Without Due Process (J. P. Beaumont Series #10)

( 28 )

Overview

A spellbinding story of lies, betrayal, and multiple murder featuring Seattle detective J.P. Beaumont from the New York Times bestselling author of Betrayal of Trust

What kind of monster would break into a man’s home at night, then slaughter him and his family? The fact that the dead man was a model cop who was loved and respected by all only intensifies the horror. But the killer missed someone: a five-year-old boy who was hiding in the closet. Now word is being leaked out that...

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Without Due Process (J. P. Beaumont Series #10)

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Overview

A spellbinding story of lies, betrayal, and multiple murder featuring Seattle detective J.P. Beaumont from the New York Times bestselling author of Betrayal of Trust

What kind of monster would break into a man’s home at night, then slaughter him and his family? The fact that the dead man was a model cop who was loved and respected by all only intensifies the horror. But the killer missed someone: a five-year-old boy who was hiding in the closet. Now word is being leaked out that the victim was “dirty.” But Seattle P.D. Homicide Detective J.P. Beaumont isn’t about to let anyone drag a murdered friend’s reputation through the muck. And he’ll put his own life on the firing line on the gang-ruled streets to save a terrified child who knows too much to live.

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Editorial Reviews

Publishers Weekly - Publisher's Weekly
. Gripping but somewhat unconvincing novel of police murder and cover-up in Seattle. (Oct.)
Library Journal
The brutal murder of a black cop and his family tests the procedural skills of Seattle police detective J.P. Beaumont, the paperback hero recently promoted to hardcover ( Hour of the Hunter , Morrow, 1991). Jance, who energizes this adventure with slick, made-for-TV plotting, fast-paced action, and canned dialog, focuses on a surviving child witness, possible police corruption, rival street gangs, and Beaumont's previous friendship with the victim. Lean forward, grab on, and ride for adventure.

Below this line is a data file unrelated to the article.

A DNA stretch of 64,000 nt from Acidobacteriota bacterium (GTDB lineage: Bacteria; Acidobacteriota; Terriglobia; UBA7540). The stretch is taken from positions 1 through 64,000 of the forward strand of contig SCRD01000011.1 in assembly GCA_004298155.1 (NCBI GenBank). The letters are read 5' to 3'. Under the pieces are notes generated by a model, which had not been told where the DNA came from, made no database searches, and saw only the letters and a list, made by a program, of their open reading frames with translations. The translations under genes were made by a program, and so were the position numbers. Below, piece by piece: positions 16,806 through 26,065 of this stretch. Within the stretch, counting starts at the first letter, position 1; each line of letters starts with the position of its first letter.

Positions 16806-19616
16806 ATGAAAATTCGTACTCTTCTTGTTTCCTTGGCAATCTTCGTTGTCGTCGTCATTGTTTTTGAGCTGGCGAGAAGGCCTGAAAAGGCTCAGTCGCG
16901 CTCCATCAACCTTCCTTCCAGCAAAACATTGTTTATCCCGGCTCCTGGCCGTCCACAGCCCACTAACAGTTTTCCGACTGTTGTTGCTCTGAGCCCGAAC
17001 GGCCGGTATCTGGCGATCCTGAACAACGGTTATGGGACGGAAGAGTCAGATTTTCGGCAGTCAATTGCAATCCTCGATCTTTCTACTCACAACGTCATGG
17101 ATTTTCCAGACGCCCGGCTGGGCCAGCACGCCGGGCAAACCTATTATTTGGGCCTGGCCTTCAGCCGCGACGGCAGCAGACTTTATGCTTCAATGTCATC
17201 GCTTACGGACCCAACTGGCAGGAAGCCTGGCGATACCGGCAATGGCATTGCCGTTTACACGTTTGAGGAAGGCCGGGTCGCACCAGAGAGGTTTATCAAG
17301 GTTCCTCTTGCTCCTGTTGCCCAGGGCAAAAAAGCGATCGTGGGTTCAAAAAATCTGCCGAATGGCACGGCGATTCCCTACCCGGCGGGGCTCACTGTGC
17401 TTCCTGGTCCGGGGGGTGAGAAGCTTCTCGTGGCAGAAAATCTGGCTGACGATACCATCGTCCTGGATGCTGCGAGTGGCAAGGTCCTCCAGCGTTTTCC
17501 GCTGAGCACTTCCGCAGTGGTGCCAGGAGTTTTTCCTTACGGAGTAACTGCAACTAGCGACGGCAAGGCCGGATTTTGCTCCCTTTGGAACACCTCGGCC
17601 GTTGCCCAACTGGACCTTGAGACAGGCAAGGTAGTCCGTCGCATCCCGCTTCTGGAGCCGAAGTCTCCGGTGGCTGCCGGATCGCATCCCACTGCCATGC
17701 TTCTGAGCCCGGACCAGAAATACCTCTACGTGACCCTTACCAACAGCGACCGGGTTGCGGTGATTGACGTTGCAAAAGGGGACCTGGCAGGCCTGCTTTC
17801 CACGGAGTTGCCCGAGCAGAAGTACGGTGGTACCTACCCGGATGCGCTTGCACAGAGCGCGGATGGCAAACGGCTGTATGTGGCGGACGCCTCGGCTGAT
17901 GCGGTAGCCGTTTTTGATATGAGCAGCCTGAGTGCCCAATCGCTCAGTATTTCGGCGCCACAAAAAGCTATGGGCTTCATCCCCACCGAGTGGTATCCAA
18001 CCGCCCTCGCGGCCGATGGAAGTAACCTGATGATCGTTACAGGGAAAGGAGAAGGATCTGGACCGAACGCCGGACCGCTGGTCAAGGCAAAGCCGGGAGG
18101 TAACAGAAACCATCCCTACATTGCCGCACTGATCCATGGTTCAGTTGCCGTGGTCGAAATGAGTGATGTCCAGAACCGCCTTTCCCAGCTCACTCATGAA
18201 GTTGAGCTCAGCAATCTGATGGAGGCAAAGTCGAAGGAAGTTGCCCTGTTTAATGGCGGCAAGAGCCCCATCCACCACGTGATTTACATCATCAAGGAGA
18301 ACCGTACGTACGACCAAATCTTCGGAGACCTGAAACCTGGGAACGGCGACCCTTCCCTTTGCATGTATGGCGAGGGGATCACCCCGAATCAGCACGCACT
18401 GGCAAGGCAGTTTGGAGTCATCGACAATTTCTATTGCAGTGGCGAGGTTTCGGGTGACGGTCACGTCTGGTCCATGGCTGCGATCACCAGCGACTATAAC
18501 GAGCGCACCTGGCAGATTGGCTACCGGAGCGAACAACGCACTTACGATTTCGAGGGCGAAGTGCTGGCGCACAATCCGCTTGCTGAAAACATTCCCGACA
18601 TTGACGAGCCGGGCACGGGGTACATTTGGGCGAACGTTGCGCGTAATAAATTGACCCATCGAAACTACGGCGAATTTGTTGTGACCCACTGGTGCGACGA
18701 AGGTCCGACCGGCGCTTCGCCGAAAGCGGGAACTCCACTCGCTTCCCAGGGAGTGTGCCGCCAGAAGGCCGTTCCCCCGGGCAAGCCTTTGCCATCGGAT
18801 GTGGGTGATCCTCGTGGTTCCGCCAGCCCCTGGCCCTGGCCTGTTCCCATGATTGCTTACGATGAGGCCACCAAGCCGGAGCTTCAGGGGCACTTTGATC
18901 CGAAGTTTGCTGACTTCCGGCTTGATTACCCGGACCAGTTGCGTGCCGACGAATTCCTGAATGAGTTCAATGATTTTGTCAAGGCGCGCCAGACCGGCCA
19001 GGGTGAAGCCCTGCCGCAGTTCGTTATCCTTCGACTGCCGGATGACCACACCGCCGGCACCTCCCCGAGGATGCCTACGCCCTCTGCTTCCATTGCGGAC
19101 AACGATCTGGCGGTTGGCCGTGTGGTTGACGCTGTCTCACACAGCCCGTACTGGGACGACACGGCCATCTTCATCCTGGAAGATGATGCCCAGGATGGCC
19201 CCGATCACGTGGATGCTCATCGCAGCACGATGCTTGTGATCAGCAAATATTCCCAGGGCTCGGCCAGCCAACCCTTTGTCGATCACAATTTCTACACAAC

Bill Ott
Jance's J. P. Beaumont series, a long-running, mass-market paperback success, now comes to hardcover. There's nothing particularly remarkable about the series, starring Seattle police detective Beaumont, but there's nothing much wrong with it, either. This installment finds Beaumont investigating the deaths of friend and fellow cop Ben Weston and his family, all brutally murdered in their south Seattle home. Early clues suggest that Weston may have been a dirty cop, but Beaumont's not buying it. The trail leads to Seattle's rival gangs and to a protection scam within the department. Beaumont makes an engaging hero, and Jance uses the Seattle setting to good effect, though not as creatively as Earl Emerson does in his Thomas Black series. Still, as no-frills procedural fare--basically sticking to the formula but mixing the familiar ingredients effectively--the Beaumont novels deliver solid entertainment.
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Product Details

  • ISBN-13: 9780062086389
  • Publisher: HarperCollins Publishers
  • Publication date: 12/27/2011
  • Series: J. P. Beaumont Series , #10
  • Format: Mass Market Paperback
  • Pages: 368
  • Sales rank: 234,584
  • Product dimensions: 4.10 (w) x 7.50 (h) x 1.00 (d)

Meet the Author

J. A. Jance